“For everything I do that will tear at you, let me say I’m sorry now.”—Shawn Colvin
I’ve written you letters before, most often when I had something on my mind that bothered me, or when I was angry. I have not always shared them with you, however. Sometimes it’s best to get it down on paper and then keep it to yourself. Whether you give away your words or not, writing a letter has the potential to make thoughts and troubles so much more clear. This letter, you are going to think, is ridiculous. I can hear you saying, “Mom, it’s okay. I’m over it!”
Look, I’m the type to beat myself up; there’s no changing that.
The other day, I submitted an ad to your sister’s yearbook, one of those pages in the back where parents place pictures of the graduate as an adorable toddler next to the full-grown picture. I also wrote a poem. A poem! I haven’t written a poem since college. $135 later, after I clicked the “send” button, I felt the familiar sting I experience each time I recall that I never put an ad in your yearbook. Back then, I forgot to check on the due date for senior ads and, by the time I inquired, it was too late.
I still feel guilty about that. In the 2009 Franklin High School yearbook, there is no half- page dedication to you. No photograph appears of you at age three, wearing nothing but a diaper and mom’s cowboy boots, or of the one- year- old you wearing that crazy powder blue “mushroom” hat with your thumb stuck in your mouth. I never wrote the words that would always remind you of how proud I was, of how far you’d come.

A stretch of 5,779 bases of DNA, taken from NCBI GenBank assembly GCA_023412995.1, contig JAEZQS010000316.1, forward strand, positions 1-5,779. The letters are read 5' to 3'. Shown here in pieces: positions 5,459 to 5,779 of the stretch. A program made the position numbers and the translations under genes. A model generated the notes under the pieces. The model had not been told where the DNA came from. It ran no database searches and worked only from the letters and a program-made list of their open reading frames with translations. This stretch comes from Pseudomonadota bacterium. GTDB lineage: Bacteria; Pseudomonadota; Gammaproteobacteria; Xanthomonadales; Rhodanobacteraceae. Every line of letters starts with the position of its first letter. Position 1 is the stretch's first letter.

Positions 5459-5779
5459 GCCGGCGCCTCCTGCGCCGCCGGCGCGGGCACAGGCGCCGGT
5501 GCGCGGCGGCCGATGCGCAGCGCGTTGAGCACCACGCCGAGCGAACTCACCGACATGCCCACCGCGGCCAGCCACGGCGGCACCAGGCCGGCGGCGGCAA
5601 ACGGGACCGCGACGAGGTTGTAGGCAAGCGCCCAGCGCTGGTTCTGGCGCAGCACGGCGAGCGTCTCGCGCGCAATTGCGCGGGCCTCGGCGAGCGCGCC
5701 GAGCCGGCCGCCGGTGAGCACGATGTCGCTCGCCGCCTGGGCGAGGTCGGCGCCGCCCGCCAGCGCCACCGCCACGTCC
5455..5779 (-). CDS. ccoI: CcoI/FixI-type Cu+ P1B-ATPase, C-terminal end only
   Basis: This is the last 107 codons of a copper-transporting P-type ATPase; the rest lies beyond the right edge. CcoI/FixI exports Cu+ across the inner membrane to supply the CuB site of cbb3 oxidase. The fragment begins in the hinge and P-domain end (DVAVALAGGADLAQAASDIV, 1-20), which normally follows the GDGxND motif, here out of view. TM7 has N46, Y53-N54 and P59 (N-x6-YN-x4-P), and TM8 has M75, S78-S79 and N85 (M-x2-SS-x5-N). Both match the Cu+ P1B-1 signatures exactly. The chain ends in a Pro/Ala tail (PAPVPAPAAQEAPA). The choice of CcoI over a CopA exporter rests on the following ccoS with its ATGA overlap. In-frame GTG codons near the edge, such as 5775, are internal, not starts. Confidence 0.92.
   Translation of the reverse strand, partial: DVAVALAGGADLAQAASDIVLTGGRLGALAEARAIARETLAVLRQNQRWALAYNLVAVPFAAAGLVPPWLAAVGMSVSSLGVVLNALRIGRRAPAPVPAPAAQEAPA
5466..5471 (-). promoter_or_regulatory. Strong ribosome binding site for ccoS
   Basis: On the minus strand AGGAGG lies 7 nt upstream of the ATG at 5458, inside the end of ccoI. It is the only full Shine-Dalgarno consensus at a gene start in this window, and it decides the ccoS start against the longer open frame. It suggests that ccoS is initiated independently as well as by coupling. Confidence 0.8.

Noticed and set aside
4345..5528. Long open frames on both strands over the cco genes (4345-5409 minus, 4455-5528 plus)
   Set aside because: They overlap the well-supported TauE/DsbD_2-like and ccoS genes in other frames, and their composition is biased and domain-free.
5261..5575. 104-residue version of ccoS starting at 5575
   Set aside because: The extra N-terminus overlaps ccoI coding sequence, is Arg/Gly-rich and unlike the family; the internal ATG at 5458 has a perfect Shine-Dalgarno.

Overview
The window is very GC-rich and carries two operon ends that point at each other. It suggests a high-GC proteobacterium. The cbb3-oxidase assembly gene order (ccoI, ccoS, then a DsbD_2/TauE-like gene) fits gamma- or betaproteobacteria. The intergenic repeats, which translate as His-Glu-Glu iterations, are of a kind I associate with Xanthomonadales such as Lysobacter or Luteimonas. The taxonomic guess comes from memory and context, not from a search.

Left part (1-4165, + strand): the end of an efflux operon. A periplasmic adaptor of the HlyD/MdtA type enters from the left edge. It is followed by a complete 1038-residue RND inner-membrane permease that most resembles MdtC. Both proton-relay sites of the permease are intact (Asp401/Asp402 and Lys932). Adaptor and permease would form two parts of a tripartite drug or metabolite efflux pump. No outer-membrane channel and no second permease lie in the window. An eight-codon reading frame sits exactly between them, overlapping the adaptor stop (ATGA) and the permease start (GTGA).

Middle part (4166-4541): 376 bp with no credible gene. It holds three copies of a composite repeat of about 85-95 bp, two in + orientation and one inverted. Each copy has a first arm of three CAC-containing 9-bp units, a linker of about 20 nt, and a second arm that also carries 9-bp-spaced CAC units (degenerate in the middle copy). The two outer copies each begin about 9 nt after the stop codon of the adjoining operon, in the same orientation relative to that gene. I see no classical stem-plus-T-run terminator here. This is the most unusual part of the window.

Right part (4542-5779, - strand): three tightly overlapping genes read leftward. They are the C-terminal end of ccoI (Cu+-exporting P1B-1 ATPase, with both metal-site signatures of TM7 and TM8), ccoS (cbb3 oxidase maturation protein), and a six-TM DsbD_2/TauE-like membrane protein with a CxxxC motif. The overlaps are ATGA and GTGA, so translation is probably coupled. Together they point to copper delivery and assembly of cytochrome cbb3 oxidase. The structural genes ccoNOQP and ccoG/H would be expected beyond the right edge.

Listen, I need to say these things now because someday you and Cliff and Olivia will be sitting around looking at your yearbooks when I’m dead and gone. The other two will be smiling at their $135 ads, and you will peer over at them and say, “Hey, how come I never got an ad?” You’ll be under the mistaken impression that I loved you less and that just isn’t true, not by any stretch of the imagination.
In my defense, you never told me the due date for the ads. You’re the one who sat in second period class listening to the announcements. Not me.
At any rate, given that righting this wrong is not possible, I decided to write something here in this very letter, that I might have written in your ad. Let’s see, it would have had to be something that would not embarrass you, words your friends wouldn’t throw in your face, laughing as you sat around the campfire at night drinking beer and smoking Marlboro 100’s. It would have to look cool so I would have had that picture of you with your skateboard. You know the one. I love that picture. Somehow I would have had to express in fewer than a couple hundred characters, how we felt about the son for whom we waited so long, the child we thought may never come because God decided to make it as difficult as possible. Or what it was like to hold you in my arms, wrapped up so beautifully like the present you were. How could I tell the story of you in just a few words? About every struggle and the triumphs that arrived after? About your handsome face, your gorgeous smile and hilarious, somewhere- out- of- left-field observations?
But try I must.
Maxwell James Taylor Class of 2009
We are so proud of you! Congratulations to our son and brother!
Love, Mom, Dad, Cliff and Olivia
Yeah, that would have been the whole thing, Max. I mean, let's be real--anything more than that would have had you tearing that page out of the book. Your friends' books too. I guess you’ll just have to read between the lines and appreciate the subtext.
PS. Please bring the garbage cans back in and don't forget to feed the dog.